I had always intended to paddle the Timber-Frear canoe loop, a circle of remote lakes deep in the Superior National Forest. But good intentions never got me in my canoe. Now, I’m seeing Frear Lake for the first time—and I’m pedaling, not paddling.
The logging road, which forms an outer loop around Timber-Frear, quickly deteriorates from the fine gravel trail I left back at the parking lot. Basketball-sized rocks jostle the shock absorbers on my Trek 4900. “It’ll get a little rugged back there,” Jeff Lynch of Sawtooth Outfitters in Tofte had warned me. “You’ll see some wild country.”
Brush and birch trees encroach as the trail narrows. A grouse flushes from beneath my front tire. Then the trail steepens into a maple stand, and I spy moose tracks in the mud. My God, I think, this is a great place to bike.
Other pedalers are making the same discovery. There’s a biking boom in canoe country, sparked by a paved gateway bike trail along the shore of Lake Superior.
When completed, the Gitchi-Gami State Trail will be an 86-mile asphalt lane from Two Harbors to Grand Marais. More than 20 miles of it are already paved. According to Pat Christopherson of the Lutsen-Tofte Tourism Association, the best completed section runs 13 miles from Gooseberry Falls to Beaver Bay, through Split Rock State Park. “There are steep hills, but you’re rewarded with spectacular overlooks of Lake Superior, some of the best anywhere,” he says.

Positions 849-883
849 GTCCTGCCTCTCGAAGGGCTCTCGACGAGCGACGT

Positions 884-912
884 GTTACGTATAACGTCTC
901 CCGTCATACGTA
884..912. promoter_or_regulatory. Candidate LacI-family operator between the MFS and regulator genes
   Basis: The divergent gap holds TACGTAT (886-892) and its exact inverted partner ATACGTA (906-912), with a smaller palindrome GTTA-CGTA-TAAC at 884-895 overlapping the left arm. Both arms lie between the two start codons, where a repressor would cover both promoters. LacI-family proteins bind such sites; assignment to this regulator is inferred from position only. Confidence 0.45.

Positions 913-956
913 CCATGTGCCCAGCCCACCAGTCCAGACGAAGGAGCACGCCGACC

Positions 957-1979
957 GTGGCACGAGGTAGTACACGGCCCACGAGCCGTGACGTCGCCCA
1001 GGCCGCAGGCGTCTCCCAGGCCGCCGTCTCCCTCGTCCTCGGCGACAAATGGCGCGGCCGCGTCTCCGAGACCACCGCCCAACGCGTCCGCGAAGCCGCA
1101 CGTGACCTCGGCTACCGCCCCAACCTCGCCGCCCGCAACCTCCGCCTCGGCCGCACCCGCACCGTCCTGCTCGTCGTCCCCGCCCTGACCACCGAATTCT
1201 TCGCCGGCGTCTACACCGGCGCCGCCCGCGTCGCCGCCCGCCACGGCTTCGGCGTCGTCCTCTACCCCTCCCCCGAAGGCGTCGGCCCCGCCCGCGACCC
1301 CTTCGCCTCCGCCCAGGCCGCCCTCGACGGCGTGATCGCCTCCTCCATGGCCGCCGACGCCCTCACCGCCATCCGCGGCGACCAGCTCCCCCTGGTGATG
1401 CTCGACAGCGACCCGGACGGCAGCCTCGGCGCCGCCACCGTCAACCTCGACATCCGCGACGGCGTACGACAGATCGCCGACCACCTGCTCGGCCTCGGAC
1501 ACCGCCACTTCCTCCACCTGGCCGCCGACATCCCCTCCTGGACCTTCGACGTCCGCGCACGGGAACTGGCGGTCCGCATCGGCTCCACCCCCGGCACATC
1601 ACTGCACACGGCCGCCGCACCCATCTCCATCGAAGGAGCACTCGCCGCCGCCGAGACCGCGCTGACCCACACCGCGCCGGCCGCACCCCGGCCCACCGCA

Many people ride mountain bikes on the Gitchi-Gami trail; as they look across Highway 61 into the Superior National Forest, they start feeling adventurous. “The Gitchi-Gami is the gateway drug to our inland-forest bike trails,” says Christopherson.
Beginners should try the Honeymoon Trail—a forest-service road of light gravel that slopes downhill from the Sawbill Trail. It runs under a thick canopy of birch and maple that is especially beautiful when the leaves change color in the fall. The Pancore Loop and the Timber-Frear Loop are more challenging backcountry routes of mud and rock. Hardcore mountain bikers prefer the Sugarbush Trail system, with a trailhead at Britton Peak. “If you want to get muddy, skin your knees, do some gripping and ripping, go try the Sugarbush,” Christopherson says.
Melinda Spinler, who co-owns the Superior North Outdoor Center bike shop in Grand Marais, says the Pincushion trails farther north offer biking for anyone who can pedal. “There are flat, smooth trails that we’ve had 6-year-olds do,” she says, “and there’s some really technical single track, too.”
Back on the Timber-Frear trail, a couple of grouse hunters tell me I just missed seeing a moose on the edge of an aspen stand. They stalk off after their game, and I finish my ride. I pull into the parking lot, drawing inquisitive looks from the ATVers, hunters, and canoeists in the parking lot. In a few years, they probably won’t be as puzzled to see pedalers. Because this is a great place to bike.
Gustave Axelson is a St. Paul-based freelance writer.
For more info:
Lutsen-Tofte Tourism Association